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Vaccination during pregnancy: What To Take And What To Avoid

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Taking vaccinations during pregnancy can protect you from several infectious diseases that could create complications. Furthermore, the vaccine-induced antibodies pass on to your baby and provide them with immunity against certain infections and diseases they may face in the early months of their life after birth (1).

Hence, consult your healthcare provider about the vaccines you should take during pregnancy and the ones to be avoided. For instance, Tdap and flu shots are mandatory for pregnant women to prevent whooping cough and influenza, respectively (2).

Read on to learn about the vaccines that pregnant women need, their benefits, and their side effects.

Which Vaccines Are Recommended During Pregnancy?

If you are planning to get pregnant or are already pregnant, you may need the following vaccines upon doctor’s consultation.

  • Flu (also called influenza): Pregnant women are more susceptible to influenza infection, commonly known as flu, affecting the baby post-delivery. Hence, the flu shot is one of the most important pregnancy vaccines and can be administered during any trimester (2).
  • Tdap (tetanus, diphtheria, and pertussis): Tdap vaccine shots can be given within 27 to 36 weeks of pregnancy and are mostly recommended towards the beginning of the third trimester. Whooping cough or pertussis is one of the fatal diseases that can affect the health of your newborn (2).
  • Pneumococcal vaccine: If you are susceptible to pneumonia or pneumococcal disease, your baby may contract the disease from you. The pneumococcal vaccine is recommended to take during pregnancy only after consulting a healthcare provider (3).
  • Meningococcal vaccine: Your doctor may recommend the meningitis vaccine if you show any signs or symptoms and may act as a carrier of the disease for your baby (3).
  • Hepatitis A and B: If you suffer from any liver disorder, you may be given the hepatitis A vaccine. In the case of hepatitis B, your baby may contract the disease from you, and the vaccine dosage is recommended, given you show any symptoms of hepatitis B (1).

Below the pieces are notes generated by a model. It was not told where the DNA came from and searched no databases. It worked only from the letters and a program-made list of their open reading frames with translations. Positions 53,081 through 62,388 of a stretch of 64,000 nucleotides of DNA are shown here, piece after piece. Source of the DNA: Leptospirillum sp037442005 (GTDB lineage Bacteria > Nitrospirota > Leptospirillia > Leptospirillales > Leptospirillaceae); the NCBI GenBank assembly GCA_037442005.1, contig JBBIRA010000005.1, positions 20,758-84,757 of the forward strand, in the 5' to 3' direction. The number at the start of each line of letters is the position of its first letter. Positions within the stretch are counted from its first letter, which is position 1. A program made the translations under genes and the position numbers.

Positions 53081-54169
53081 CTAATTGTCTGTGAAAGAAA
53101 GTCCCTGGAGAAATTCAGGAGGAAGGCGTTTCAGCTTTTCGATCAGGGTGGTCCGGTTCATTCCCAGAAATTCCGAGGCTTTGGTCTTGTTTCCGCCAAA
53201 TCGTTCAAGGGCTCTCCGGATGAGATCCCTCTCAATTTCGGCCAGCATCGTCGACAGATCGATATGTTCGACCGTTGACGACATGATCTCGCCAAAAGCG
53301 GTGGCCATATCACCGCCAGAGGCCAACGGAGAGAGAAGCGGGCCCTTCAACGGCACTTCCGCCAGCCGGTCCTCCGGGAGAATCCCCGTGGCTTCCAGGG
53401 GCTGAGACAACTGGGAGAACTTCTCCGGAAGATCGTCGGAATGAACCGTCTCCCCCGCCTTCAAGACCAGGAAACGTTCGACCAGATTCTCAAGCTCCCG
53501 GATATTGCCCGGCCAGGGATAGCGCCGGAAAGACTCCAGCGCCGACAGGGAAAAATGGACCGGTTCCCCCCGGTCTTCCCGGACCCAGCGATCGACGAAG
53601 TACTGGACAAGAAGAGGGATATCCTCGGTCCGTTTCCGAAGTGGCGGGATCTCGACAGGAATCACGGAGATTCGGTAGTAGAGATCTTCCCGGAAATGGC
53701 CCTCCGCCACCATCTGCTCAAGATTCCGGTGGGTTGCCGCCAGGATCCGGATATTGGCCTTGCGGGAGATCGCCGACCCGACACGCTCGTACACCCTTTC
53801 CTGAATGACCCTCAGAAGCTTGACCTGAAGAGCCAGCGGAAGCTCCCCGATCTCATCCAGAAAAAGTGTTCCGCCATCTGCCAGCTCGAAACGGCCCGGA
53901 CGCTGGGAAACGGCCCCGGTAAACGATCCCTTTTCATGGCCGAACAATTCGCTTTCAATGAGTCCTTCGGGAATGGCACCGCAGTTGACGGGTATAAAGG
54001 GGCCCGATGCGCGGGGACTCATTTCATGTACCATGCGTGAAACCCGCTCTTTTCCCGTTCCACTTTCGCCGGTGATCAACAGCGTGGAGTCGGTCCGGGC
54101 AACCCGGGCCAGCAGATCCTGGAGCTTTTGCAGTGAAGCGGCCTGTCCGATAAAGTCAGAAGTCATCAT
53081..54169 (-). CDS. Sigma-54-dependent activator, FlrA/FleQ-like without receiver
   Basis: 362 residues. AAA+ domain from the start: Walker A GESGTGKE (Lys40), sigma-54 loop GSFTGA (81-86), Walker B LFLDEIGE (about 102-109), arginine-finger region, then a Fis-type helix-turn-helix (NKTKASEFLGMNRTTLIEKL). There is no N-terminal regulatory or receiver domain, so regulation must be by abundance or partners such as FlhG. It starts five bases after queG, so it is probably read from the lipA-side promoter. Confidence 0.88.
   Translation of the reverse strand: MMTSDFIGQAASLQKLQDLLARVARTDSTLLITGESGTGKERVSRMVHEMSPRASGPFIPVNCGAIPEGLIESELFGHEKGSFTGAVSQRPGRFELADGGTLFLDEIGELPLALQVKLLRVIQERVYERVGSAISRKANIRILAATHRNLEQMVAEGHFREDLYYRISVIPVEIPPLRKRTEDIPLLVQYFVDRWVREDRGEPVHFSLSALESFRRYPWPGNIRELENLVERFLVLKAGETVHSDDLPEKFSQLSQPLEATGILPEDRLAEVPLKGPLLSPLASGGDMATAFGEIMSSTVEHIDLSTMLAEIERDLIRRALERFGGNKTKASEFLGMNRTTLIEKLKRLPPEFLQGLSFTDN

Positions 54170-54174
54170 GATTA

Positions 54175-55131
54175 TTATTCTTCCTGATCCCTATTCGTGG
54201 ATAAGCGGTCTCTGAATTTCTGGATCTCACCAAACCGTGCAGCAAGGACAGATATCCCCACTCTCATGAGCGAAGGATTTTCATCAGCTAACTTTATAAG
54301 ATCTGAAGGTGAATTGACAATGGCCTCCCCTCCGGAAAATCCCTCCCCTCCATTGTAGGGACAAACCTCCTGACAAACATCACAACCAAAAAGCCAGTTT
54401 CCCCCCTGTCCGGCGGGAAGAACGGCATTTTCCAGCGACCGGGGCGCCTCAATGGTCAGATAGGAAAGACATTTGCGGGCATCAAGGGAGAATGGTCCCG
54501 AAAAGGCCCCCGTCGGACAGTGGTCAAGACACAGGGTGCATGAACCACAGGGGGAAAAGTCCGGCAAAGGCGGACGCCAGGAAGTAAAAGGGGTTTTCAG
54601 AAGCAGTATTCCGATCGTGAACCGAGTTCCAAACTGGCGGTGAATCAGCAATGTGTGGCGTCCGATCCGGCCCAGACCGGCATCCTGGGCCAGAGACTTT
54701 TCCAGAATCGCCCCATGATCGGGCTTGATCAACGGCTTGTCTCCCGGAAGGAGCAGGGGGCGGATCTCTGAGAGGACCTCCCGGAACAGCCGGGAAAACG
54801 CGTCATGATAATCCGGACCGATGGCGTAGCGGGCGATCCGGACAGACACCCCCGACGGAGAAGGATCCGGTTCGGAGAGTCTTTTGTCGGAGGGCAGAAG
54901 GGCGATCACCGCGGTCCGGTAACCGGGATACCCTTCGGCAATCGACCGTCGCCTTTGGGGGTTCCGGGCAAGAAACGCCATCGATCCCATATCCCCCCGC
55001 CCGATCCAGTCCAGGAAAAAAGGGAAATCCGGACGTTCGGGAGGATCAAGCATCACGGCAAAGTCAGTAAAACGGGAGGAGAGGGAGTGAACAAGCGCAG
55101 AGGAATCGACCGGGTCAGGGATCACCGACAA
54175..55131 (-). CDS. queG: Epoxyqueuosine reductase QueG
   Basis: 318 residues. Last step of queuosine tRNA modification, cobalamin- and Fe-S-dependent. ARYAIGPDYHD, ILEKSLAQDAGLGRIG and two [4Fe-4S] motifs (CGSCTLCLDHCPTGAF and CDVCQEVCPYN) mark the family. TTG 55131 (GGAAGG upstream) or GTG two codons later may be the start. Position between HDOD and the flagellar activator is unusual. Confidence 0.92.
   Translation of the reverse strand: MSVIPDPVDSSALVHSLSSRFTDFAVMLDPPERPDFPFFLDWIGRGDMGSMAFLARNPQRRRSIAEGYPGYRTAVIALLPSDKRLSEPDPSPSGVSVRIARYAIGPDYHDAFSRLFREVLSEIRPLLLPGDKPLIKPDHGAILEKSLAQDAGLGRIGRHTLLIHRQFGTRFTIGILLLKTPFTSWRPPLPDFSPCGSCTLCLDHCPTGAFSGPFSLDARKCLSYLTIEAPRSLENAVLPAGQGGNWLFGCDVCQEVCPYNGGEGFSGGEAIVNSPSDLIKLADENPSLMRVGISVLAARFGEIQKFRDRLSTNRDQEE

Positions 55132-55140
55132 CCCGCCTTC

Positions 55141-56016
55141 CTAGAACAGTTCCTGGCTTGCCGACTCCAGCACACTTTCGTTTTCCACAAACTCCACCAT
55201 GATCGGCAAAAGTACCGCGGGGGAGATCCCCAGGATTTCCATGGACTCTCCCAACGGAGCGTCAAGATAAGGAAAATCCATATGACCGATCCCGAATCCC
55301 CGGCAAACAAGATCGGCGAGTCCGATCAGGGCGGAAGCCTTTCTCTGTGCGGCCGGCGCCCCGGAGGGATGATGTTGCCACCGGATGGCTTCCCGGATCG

• Haemophilus Influenzae Type b (also called Hib): The Hib vaccine may be given if you contract Hib infection or your body is devoid of a functioning spleen. The vaccine may be administered during any trimester (3).
  • Covid-19: The Centers for Disease Control and Prevention (CDC) recommends administering the COVID-19 vaccine during pregnancy to protect you and your newborn from contracting the disease. COVID-19 infection affects the respiratory system and increases the risk for pregnancy complications, such as premature birth or stillbirth (4).

What Vaccines To Avoid During Pregnancy?

Some vaccines are forbidden during pregnancy because they are made up of living attenuated viruses with risk of fetal infection and potential fetal malformations. They include (5):

  • Bacillus Calmette–Guérin (BCG) vaccine for tuberculosis
  • Measles, mumps, rubella (MMR) vaccine
  • Varicella vaccine for chickenpox
  • Zoster vaccine for protection against shingles

What Are The Possible Side Effects of Vaccination In Pregnancy?

Some commonly experienced side effects of a vaccine include (2):

  • Swelling or redness at the site of the vaccine shot
  • Tiredness or fatigue
  • Muscle and joint pain
  • Fever
  • Rash (non-contagious) near the site of the vaccine shot

These side effects are common among non-pregnant individuals too. The manifestation may vary depending upon the vaccine. However, if you experience severe discomfort after vaccination, you should consult your healthcare provider.

Frequently Asked Questions

  1. What happens upon exposure to disease while pregnant?

After monitoring your symptoms and assessing the safety of the specific vaccine during pregnancy, your doctor may proceed with the appropriate treatment (6).

  1. Do vaccinations cause autism spectrum disorder?

Autism spectrum disorder or ASD is a developmental disorder that causes behavioural, social or communication problems. According to the CDC, vaccination does not cause ASD. It may occur due to a genetic anomaly or any surrounding factor (7) (8).

Taking the appropriate vaccination during pregnancy helps prevent some likely infectious diseases that can harm you or your baby. Since your baby’s immunity depends on your health, you should take care of yourself and get vaccinated as and when recommended by your healthcare provider.

References:

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Aneesha Amonz

Aneesha holds a Bachelor's degree in Biotechnology from USTM, Meghalaya and Master’s degree in Applied Microbiology from VIT, Vellore. She has worked on different research projects in the field of Food Sciences. In addition, she has an internship experience in Oil India Limited as an R&D project trainee. As a writer at MomJunction, Aneesha ensures her content is engaging and... more